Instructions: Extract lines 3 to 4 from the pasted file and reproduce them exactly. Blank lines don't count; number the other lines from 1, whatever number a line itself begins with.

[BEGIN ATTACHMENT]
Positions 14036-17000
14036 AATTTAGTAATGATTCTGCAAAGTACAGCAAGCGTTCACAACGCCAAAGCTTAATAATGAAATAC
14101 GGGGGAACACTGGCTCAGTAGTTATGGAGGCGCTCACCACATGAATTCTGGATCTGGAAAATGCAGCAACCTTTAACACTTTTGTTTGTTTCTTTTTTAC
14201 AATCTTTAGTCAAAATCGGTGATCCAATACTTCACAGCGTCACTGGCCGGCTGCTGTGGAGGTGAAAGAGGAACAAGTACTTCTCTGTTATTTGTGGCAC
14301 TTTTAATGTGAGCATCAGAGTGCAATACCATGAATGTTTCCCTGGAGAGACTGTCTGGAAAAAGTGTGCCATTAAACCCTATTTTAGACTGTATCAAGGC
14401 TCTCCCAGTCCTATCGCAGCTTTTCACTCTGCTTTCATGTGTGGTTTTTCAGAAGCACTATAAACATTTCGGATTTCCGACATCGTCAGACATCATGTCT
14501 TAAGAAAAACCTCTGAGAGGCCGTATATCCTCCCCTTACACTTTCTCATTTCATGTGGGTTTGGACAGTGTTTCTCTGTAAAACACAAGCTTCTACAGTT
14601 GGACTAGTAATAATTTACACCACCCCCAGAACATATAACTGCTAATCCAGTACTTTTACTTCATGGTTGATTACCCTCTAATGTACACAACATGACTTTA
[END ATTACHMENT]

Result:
14101 GGGGGAACACTGGCTCAGTAGTTATGGAGGCGCTCACCACATGAATTCTGGATCTGGAAAATGCAGCAACCTTTAACACTTTTGTTTGTTTCTTTTTTAC
14201 AATCTTTAGTCAAAATCGGTGATCCAATACTTCACAGCGTCACTGGCCGGCTGCTGTGGAGGTGAAAGAGGAACAAGTACTTCTCTGTTATTTGTGGCAC